These days, most of your favorite mid-market purchases come cheap: laptops, televisions, cars, housecleaning, home exercise and sanity are all at bargain-basement prices, after inflation, compared to decades past. (Thanks, Roomba, obefitness.com and generic Prozac!) But not home construction and remodeling. The same home construction project with an eyebrow-raising price tag a decade ago now costs the blood of your first born.
According to the National Association of Home Builders, the average single-family home cost $222,511 to build in 2009 ($82 per square foot), and $296,652 in 2019 ($114 per square foot), which is a 15% hike after inflation. If you want to own your home, you can't avoid these numbers by simply buying an old home: New construction prices tend to boost the price tags of nearby older homes.
"In all my years in the business, I've never seen prices go down," says Gregg Cantor, president and CEO of San Diego build and remodel company Murray Lampert, who has been a contractor for 37 years.
How is that even possible? Shouldn't industry innovation drive prices down? A walk through the process of building a home illustrates the many reasons that efficiencies have passed by home construction.
First comes the permitting process, which is, at best, a dumpster fire of inefficiency and cash. Bigger projects often involve a fleet of paid experts — architects, engineers, staffers from a construction company or developer, permit expeditors, surveyors, lawyers — whose fees, along with permit costs, can consume 5-30% of a budget. "Towns need to control how much growth they can have, to make sure that the municipality can handle that growth with things like schools, water and infrastructure," says Michael Beaver, managing director of business advisory firm Conway MacKenzie/Riveron. "So the municipalities slow permitting."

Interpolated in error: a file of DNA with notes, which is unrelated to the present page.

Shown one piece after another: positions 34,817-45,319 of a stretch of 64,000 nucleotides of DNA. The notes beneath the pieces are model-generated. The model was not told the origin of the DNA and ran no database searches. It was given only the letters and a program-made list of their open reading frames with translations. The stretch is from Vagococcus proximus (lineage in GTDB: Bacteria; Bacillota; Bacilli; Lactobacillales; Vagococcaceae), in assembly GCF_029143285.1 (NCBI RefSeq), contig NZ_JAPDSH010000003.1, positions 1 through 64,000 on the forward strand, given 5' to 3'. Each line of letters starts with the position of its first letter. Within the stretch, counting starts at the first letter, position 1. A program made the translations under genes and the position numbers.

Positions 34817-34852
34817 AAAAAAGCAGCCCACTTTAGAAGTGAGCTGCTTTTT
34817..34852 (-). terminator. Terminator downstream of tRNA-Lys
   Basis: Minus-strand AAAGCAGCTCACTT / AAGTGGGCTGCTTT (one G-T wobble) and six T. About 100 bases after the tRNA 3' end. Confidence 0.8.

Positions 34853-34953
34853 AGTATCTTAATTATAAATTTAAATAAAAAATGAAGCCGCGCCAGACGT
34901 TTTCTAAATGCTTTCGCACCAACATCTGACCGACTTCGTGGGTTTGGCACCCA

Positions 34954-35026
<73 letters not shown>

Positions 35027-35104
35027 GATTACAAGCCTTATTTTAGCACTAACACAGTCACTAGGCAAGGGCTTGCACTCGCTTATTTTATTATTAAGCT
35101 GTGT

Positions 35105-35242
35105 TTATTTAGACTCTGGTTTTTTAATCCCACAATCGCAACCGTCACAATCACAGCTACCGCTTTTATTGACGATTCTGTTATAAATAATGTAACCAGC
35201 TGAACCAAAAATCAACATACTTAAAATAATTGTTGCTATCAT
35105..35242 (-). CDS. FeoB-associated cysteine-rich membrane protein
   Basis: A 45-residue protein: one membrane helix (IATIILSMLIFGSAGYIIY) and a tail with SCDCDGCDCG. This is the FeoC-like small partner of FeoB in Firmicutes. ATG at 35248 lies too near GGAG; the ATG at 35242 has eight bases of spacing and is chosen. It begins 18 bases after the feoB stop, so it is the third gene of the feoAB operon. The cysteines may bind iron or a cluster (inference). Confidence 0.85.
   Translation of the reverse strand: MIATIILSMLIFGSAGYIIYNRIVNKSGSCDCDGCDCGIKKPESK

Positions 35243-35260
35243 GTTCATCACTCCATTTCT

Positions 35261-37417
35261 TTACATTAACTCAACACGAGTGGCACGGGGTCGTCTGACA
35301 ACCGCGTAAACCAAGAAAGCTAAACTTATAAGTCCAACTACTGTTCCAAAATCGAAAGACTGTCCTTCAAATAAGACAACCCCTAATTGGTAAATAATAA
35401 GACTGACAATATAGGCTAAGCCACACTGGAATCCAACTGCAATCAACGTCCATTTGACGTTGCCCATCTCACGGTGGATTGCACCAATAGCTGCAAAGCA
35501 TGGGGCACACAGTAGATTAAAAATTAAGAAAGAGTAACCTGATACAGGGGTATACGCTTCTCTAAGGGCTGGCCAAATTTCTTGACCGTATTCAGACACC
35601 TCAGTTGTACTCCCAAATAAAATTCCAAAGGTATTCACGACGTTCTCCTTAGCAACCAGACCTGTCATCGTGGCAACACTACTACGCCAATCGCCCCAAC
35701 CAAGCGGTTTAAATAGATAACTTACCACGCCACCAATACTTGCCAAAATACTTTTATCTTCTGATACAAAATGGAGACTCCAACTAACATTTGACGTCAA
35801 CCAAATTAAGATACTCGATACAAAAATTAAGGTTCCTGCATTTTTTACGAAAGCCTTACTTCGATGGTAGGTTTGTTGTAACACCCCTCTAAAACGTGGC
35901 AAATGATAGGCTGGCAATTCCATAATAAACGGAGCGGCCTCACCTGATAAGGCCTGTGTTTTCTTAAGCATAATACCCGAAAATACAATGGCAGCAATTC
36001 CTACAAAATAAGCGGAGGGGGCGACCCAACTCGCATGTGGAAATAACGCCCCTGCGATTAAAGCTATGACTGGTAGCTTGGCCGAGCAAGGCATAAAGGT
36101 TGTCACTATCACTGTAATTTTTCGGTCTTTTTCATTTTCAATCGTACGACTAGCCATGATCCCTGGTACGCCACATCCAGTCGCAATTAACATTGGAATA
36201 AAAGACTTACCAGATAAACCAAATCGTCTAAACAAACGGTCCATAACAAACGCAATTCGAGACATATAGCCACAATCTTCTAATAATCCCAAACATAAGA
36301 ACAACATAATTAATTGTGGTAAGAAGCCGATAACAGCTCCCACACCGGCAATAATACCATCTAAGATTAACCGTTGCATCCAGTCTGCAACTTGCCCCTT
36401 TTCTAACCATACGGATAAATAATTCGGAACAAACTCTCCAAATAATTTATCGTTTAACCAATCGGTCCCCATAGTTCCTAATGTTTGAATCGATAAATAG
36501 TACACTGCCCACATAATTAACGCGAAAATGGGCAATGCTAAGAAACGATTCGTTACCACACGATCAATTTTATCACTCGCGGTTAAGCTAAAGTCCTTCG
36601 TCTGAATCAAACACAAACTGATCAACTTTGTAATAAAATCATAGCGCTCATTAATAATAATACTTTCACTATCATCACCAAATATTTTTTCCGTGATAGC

Yes, yes they do. This journalist entered the permitting process for a backyard tiny home in Portland, Ore., with a newborn baby in tow, and received a permit in August 2020. My daughter is 4.5 years old. No, putting my adorable 12-month-old in a Gimme a Permit onesie did not help.
Municipalities also help inflate the cost of the next phase: materials purchases. Cantor says that California's green building codes have upped his prices. "We're using better, more-efficient products with less of a carbon footprint."
Meanwhile, many of the supplies themselves have slowly grown more expensive due to a mix of labor costs, raw material prices and tariffs. "We've seen lumber, concrete, asphalt, everything tick up," says Beaver.
The pandemic has compounded matters with shortages. Some lumber prices have roughly doubled this year. "Everyone is just clamoring for all the metal that they can get," says Todd Miller, president of Isaiah Industries, an Ohio-based residential roofing manufacturer. "We're having to buy metal 12-14 weeks out, and even then it's often delayed by several weeks." Some mill closures this spring created backups; current fears that prices will increase further are leading some to hoard, says Miller. Contractors eye this situation and, quite reasonably, pad their bids a bit — which means sticker shock for you.
The cost of materials, though, isn't the primary culprit. Miller says that 20 years ago, materials typically made up 60-70% of a bid on an installed roof. "Today they're more like 30-35%, and one reason is that the cost of labor has gone up so dramatically."